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6/30/2005

Digital cable down

Somehow both the TV and the internet went away at my apartment over the last day and a half, a horrific experience that I hope never to repeat.

Apparently people used to satisfy themselves with the joys of recorded music and the printed word, if you can believe it. I got through about half a crossword puzzle before getting bored. And they had to wait for the next morning to get the day's news. File under "amazing but true".

6/28/2005

Quick hits

6/24/2005

Friday dog-blogging

More Friday dog-blogging... since the last time was so fun. I don't know how many of you have seen this wonderful painting:



It's called "A Friend in Need", by the artist C. M. Coolidge, from 1903. It appears that the bulldog, who has already folded, is passing his friend to the left (breed unknown) a valuable card, in an underhanded (I guess that would be under-pawed) manner.

A fine evocation of friendship, and, if you're in the market for art, I think you can't go wrong making it an addition to your home gallery.

Act now - you never know when they'll run out.

6/22/2005

Never a dull moment in the Mideast

The CIA thinks Bin Laden is now in Iran, the Iranian regime is weaker than anyone thought, and other fascinating insights from Michael Ledeen.

UPDATE: I forgot to cite it before, but I got this too from Publius Pundit.

6/21/2005

So we've gotta say goodbye, for the summer...

Well, it looks like the great ones of Candied Ginger are no longer with us. My guess is they'll both be back before long. Well, I hope so. It appears Ginger already is.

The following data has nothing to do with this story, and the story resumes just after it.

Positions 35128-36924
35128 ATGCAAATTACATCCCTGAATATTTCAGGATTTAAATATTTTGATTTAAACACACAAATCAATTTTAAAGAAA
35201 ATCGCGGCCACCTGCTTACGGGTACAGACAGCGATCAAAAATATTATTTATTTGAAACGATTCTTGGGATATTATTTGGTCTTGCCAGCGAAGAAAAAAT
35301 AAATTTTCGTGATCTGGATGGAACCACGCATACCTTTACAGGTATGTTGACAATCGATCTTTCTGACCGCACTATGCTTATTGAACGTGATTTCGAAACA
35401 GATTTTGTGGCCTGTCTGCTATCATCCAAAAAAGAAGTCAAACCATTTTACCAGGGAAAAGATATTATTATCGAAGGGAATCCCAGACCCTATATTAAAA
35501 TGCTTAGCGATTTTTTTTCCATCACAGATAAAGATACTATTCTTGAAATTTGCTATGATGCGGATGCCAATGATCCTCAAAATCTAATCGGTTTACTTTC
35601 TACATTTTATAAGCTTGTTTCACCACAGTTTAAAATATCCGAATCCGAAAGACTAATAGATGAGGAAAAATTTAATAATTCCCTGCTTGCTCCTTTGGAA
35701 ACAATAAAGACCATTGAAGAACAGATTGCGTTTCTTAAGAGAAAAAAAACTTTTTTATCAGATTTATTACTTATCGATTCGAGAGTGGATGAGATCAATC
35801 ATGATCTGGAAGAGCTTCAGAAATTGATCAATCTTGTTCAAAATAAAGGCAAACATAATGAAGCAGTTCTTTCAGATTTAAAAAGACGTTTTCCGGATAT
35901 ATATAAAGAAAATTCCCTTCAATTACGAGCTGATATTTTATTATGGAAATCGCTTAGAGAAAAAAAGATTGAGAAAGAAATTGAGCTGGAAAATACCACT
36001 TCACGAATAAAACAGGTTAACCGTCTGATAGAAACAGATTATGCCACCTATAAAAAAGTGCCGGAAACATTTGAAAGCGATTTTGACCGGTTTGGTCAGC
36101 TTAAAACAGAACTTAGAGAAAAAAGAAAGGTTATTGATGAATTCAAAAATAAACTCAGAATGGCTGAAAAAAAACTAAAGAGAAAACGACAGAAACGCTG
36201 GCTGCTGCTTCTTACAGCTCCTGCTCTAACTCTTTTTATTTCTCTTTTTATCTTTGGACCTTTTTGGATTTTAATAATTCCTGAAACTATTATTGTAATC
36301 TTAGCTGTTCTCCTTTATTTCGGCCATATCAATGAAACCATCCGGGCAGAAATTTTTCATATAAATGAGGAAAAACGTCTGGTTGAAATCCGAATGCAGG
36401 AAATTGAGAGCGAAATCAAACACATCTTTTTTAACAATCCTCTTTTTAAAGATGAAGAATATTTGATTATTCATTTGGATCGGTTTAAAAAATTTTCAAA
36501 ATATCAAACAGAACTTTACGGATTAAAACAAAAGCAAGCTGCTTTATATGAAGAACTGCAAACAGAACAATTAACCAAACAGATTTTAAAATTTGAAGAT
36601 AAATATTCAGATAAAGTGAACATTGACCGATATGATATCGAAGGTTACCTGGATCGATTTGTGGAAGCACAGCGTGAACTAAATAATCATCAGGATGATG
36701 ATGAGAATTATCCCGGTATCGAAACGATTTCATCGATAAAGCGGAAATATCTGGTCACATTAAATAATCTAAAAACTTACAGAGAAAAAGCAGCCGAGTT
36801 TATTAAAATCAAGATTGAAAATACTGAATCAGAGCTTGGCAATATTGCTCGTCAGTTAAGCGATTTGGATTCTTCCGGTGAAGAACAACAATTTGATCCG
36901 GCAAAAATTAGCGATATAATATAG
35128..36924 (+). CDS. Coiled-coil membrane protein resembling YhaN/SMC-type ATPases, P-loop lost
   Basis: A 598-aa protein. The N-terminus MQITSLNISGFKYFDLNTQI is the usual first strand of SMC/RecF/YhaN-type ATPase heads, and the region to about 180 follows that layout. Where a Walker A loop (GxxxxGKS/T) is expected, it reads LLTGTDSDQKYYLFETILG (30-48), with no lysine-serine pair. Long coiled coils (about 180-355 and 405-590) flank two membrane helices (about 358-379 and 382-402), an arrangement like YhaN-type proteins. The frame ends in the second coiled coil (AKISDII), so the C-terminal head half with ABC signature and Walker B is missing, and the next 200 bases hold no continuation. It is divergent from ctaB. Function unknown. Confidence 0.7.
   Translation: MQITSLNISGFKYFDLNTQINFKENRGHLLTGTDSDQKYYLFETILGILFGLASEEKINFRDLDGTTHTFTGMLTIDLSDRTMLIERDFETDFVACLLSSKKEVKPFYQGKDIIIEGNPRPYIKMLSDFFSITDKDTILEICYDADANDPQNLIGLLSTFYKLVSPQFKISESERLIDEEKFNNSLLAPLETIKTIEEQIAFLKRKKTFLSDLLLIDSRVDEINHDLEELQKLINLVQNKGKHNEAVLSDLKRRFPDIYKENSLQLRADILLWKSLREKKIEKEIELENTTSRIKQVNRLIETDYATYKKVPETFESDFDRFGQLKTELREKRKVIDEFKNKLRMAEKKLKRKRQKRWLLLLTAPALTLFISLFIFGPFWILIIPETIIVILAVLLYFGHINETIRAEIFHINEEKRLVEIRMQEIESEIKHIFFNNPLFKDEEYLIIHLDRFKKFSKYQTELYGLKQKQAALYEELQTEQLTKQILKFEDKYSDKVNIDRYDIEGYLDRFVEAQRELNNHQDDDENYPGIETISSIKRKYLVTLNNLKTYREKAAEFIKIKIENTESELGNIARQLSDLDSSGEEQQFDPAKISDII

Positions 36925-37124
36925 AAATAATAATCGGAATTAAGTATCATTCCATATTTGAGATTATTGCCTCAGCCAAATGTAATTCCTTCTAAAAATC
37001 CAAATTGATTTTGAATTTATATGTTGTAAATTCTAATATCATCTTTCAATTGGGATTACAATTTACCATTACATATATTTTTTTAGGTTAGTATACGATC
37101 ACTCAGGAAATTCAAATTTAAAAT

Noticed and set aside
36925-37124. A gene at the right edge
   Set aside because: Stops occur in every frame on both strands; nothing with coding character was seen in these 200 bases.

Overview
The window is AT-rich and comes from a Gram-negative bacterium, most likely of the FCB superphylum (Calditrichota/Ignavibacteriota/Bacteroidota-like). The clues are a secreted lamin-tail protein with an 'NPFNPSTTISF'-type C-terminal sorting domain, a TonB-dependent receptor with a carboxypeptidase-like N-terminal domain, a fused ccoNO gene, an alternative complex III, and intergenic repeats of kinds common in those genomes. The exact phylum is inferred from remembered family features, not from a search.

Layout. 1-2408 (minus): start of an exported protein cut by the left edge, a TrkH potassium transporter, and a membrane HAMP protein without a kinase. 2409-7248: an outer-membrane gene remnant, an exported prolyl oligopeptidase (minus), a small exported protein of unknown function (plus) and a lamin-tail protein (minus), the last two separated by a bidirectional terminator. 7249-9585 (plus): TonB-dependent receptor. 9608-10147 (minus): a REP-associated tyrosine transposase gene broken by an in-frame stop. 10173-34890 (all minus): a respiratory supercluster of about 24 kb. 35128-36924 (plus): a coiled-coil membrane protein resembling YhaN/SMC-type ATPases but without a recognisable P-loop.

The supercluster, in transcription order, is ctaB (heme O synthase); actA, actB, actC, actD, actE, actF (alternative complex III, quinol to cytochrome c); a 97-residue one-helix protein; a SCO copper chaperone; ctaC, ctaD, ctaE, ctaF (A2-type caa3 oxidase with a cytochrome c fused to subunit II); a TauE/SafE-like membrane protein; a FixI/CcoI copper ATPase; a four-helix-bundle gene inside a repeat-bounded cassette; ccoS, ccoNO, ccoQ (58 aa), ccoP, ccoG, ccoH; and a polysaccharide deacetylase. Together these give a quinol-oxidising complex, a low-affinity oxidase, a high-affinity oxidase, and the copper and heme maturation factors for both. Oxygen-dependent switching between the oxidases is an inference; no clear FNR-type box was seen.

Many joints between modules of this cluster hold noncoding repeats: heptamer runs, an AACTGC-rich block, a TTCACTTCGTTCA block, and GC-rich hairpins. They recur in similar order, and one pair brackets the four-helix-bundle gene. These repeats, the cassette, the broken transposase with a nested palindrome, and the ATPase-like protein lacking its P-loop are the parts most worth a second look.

In the meantime, in memory let me link to my personal favorite Candied Ginger post - a little musing that was like poetry.

More on the Communism/Fascism thing

Thinking more about my statement that Communism basically is the same as Nazism and Fascism, sharing both common roots and common appearances with just a few necessary changes in slogans, I was reminded of one of my favorite books, F. A. Hayek's "The Road To Serfdom", which covers that topic. I looked it up and found this delightful link: a scanned-in booklet of The Road to Serfdom in cartoon form, from... looks like sometime in the 50's.

Yeah, almost definitely the 50's.

Cedar Revolution goes voting

Anti-Syrian opposition wins 56% majority of Lebanese elections in vote.

And somewhere along the way, Lebanon has turned from a sham democracy into a real one.

The article link engages in the required hedging, which is: the anti-Syrian parties are now in a coalition for tactical reasons with Hezbollah, raising fears that the country will now be hijacked by Islamist theocrats in place of the Ba'athists (which was supposed to happen in Iraq too... whatever happened with that?) I don't buy it: I see military dictatorships and radical Islamism as two sides of the same coin, just like the supposedly-polar-opposites-but-in-practice-pretty-much-the-same-thing Communism and Fascism: justifications for rule by a few that would never withstand the power of the ballot box. Give the people political and economic freedom and they'll quickly reject all of them.

6/17/2005

"Follow your heart and intuition"

A very nice commencement address given by Steve Jobs last weekend at Stanford University.

(Via Instapundit)

6/16/2005

In gun news

The anti-gun-control position, that more legal guns = safer streets and vice versa, certainly seems to be borne out by the case of the "assault weapons" ban in the U.S. - nine months after it expired,
national homicides are down, for the first time since 1999.

As you may recall, the expiration was met with much impassioned outrage at the time - then-candidate John Kerry said President Bush "chose his powerful friends in the gun lobby over the police officers and the families he promised to protect."